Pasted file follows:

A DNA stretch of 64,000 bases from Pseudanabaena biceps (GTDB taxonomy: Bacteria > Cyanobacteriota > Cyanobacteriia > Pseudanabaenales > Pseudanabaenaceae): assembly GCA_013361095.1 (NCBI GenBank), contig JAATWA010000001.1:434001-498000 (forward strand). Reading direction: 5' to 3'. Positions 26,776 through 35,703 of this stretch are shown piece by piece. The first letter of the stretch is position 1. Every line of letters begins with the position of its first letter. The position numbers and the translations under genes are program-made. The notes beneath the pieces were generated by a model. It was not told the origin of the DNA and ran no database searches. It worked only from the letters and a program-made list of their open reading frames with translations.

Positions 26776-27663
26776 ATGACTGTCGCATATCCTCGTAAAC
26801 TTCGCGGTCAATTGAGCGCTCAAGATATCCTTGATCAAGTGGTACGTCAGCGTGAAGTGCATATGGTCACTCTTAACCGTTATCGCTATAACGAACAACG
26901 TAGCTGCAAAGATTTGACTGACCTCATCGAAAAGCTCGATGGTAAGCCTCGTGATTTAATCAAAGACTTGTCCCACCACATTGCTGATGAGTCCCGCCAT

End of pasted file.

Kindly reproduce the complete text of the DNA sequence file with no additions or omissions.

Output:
A DNA stretch of 64,000 bases from Pseudanabaena biceps (GTDB taxonomy: Bacteria > Cyanobacteriota > Cyanobacteriia > Pseudanabaenales > Pseudanabaenaceae): assembly GCA_013361095.1 (NCBI GenBank), contig JAATWA010000001.1:434001-498000 (forward strand). Reading direction: 5' to 3'. Positions 26,776 through 35,703 of this stretch are shown piece by piece. The first letter of the stretch is position 1. Every line of letters begins with the position of its first letter. The position numbers and the translations under genes are program-made. The notes beneath the pieces were generated by a model. It was not told the origin of the DNA and ran no database searches. It worked only from the letters and a program-made list of their open reading frames with translations.

Positions 26776-27663
26776 ATGACTGTCGCATATCCTCGTAAAC
26801 TTCGCGGTCAATTGAGCGCTCAAGATATCCTTGATCAAGTGGTACGTCAGCGTGAAGTGCATATGGTCACTCTTAACCGTTATCGCTATAACGAACAACG
26901 TAGCTGCAAAGATTTGACTGACCTCATCGAAAAGCTCGATGGTAAGCCTCGTGATTTAATCAAAGACTTGTCCCACCACATTGCTGATGAGTCCCGCCAT